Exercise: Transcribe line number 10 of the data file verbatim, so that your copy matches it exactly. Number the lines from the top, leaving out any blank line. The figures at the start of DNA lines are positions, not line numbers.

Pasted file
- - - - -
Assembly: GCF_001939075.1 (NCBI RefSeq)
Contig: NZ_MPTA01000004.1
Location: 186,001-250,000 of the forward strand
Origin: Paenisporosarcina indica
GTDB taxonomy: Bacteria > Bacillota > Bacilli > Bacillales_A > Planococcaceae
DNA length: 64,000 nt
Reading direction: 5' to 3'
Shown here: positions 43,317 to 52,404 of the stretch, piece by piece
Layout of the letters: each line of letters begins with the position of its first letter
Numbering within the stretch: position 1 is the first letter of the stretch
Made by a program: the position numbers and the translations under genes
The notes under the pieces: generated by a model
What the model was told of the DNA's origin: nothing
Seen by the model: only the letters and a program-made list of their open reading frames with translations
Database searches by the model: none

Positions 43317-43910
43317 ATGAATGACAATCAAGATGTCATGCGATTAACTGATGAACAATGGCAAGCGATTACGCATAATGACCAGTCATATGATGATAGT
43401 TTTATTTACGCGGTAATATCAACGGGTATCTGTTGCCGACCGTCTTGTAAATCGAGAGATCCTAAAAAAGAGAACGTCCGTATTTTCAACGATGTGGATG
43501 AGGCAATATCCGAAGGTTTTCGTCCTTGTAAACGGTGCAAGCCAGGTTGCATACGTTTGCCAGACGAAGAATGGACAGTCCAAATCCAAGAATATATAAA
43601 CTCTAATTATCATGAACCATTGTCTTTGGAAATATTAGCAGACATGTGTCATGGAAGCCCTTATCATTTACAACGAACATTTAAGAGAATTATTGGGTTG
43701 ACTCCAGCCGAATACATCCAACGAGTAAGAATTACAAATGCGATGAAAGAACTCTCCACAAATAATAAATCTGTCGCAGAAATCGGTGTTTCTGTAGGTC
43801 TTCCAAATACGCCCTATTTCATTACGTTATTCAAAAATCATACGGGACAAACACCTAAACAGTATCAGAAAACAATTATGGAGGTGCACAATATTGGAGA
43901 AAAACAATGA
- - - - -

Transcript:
Numbering within the stretch: position 1 is the first letter of the stretch